My Lords, would it not be highly advantageous if we were to follow the example of the National Trust and replace plastic wrapping with that made from potato starch, which is compostable?

I declare my membership of the National Trust, and indeed, my compostable bag was put on my compost heap over the weekend.

My Lords, at a time when it is estimated that we use in excess of 35 million plastic bottles a day, of which only 20 million are recycled, what additional measures are being taken to promote reusable bottles? What measures are being taken to prevent plastics being leaked into the oceans?

My Lords, the noble Lord is right to raise the oceans. As 80% of the waste in the oceans comes from the land, the first thing is to stop it getting there. I understand that currently in this country 70% of plastic drink bottles are collected for recycling. I mentioned the deposit return scheme because other countries which have reintroduced it have got up to over 90%. That is why we are actively working on the options and are having further consultations. These things take time, because industry will require new infrastructure to undertake this, and we want it to land well when it starts.

My Lords, since the ban on plastic cotton buds and the use of microbeads in cosmetics, which the Minister referred to in his earlier Answer, there appears to have been a bit of a lull in action on plastics. Despite some manufacturers making changes to their products, we are still seeing a large number of plastic straws in pubs and bars, despite what the Minister said. Is it not time that the Government published a list of those who do not take this matter seriously and are still using single-use plastics?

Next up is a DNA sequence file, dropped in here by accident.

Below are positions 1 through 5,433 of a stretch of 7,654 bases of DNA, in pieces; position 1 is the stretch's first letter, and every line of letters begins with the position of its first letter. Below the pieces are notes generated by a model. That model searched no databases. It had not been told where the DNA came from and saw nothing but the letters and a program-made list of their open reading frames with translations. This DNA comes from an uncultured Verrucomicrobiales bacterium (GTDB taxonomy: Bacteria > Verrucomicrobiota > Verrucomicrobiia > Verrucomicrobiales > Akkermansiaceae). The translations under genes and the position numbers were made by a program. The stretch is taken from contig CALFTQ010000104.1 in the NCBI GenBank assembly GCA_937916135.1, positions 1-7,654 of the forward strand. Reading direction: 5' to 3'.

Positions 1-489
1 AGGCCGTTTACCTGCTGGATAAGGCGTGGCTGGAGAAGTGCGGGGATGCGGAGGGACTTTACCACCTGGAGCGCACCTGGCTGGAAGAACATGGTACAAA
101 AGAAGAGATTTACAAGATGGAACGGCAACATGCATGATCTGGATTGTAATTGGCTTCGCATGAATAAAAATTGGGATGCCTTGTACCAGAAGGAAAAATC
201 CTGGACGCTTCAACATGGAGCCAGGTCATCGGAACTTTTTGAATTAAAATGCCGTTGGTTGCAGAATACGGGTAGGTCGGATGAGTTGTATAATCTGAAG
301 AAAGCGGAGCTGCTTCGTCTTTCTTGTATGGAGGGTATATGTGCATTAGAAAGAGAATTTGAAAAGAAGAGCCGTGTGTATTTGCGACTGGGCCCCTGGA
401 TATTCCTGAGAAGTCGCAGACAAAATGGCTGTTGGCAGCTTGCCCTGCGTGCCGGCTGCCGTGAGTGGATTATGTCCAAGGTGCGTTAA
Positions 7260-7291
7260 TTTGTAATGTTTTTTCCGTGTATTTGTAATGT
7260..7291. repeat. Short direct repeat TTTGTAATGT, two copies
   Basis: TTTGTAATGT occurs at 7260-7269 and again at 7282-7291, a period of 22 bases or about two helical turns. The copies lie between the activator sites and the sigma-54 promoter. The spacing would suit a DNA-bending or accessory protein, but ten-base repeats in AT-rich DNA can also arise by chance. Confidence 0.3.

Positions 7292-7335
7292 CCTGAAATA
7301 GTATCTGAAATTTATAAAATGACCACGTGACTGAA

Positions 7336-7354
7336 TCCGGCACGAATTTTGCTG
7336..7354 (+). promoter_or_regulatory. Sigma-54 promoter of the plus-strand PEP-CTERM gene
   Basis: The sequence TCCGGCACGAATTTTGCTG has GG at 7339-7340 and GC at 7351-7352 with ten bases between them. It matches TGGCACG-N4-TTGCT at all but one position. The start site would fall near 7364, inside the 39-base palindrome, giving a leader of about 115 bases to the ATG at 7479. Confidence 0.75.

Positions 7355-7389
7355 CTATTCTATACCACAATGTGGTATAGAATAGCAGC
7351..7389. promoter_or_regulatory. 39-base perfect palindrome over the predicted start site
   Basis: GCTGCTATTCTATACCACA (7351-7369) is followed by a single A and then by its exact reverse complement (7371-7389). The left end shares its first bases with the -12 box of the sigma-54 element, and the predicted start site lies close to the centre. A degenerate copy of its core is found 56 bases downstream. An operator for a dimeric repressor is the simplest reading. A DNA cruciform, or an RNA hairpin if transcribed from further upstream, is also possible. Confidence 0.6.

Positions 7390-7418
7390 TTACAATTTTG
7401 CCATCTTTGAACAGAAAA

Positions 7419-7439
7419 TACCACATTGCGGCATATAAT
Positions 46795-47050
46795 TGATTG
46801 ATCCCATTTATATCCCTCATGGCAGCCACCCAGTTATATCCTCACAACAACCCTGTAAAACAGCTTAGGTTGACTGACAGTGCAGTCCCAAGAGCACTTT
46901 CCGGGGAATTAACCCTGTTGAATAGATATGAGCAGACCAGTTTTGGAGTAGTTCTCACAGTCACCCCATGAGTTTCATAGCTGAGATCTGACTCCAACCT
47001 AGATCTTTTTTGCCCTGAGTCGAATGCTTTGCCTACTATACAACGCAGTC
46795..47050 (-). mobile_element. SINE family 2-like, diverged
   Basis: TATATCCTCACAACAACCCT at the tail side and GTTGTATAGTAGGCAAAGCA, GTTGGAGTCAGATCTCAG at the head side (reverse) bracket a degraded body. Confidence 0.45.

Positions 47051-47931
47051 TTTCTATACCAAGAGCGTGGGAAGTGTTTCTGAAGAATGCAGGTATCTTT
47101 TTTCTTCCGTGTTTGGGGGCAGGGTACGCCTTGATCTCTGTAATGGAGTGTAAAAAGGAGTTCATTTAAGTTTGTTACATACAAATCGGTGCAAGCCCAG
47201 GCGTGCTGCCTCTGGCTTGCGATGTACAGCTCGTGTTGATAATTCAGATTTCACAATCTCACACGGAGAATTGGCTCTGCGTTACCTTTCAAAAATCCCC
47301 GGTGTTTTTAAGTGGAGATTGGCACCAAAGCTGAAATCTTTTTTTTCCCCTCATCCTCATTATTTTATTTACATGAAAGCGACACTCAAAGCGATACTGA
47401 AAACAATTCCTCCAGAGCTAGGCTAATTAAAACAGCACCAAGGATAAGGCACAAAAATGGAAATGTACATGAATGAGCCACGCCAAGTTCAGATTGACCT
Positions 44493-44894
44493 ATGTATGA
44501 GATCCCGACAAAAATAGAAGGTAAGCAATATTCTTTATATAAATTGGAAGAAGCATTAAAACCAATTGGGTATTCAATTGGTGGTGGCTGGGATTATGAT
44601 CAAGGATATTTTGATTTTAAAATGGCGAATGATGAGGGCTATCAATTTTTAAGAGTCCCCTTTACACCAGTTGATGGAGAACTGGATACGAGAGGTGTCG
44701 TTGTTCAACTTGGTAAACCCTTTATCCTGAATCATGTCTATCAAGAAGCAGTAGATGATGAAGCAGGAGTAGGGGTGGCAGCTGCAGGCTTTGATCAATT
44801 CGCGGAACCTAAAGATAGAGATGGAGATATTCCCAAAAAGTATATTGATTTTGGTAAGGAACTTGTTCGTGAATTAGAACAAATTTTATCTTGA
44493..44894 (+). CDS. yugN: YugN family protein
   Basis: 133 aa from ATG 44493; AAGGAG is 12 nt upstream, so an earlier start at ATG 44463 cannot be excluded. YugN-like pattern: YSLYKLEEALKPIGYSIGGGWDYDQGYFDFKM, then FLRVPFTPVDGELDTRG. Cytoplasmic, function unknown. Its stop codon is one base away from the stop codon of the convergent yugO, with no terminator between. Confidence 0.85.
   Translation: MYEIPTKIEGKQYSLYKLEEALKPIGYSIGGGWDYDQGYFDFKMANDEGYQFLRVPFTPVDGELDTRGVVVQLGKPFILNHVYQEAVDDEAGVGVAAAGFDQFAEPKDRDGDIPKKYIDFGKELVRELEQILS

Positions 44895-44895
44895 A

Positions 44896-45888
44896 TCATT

The noble Baroness is right that a number of responsible companies have already started to remove plastic prior to the ban in April 2020. I encourage all manufacturers to think about this so that we achieve a ban with people stopping voluntarily. On lists, and more positively, if I had time I would read out the very long list of manufacturers and retailers that are engaging in this, on some of the issues such as black plastic or using alternatives. We need to work with industry and encourage it, and obviously some of the fiscal measures we are proposing are all about, for instance, reducing plastic packaging.

My Lords, one of the things my parents and grandparents used to say was, “Fine words butter no parsnips”. If we have learned anything from the school strike and Extinction Rebellion protesters, it is that the Government are not acting fast enough. Why does the Minister keep telling us that it all takes time? We do not have the time—we must get a move on.

In fairness, if we want consistency of recycling in all local authorities, it will take time, because you have to build installations—they do not happen at the flick of a switch. As much as I agree with the noble Baroness that flicking the switch and getting it sorted is desirable, it is not practical, and we need to carry people with us. I therefore understand the frustration, and we want to get it done, but it is not possible overnight.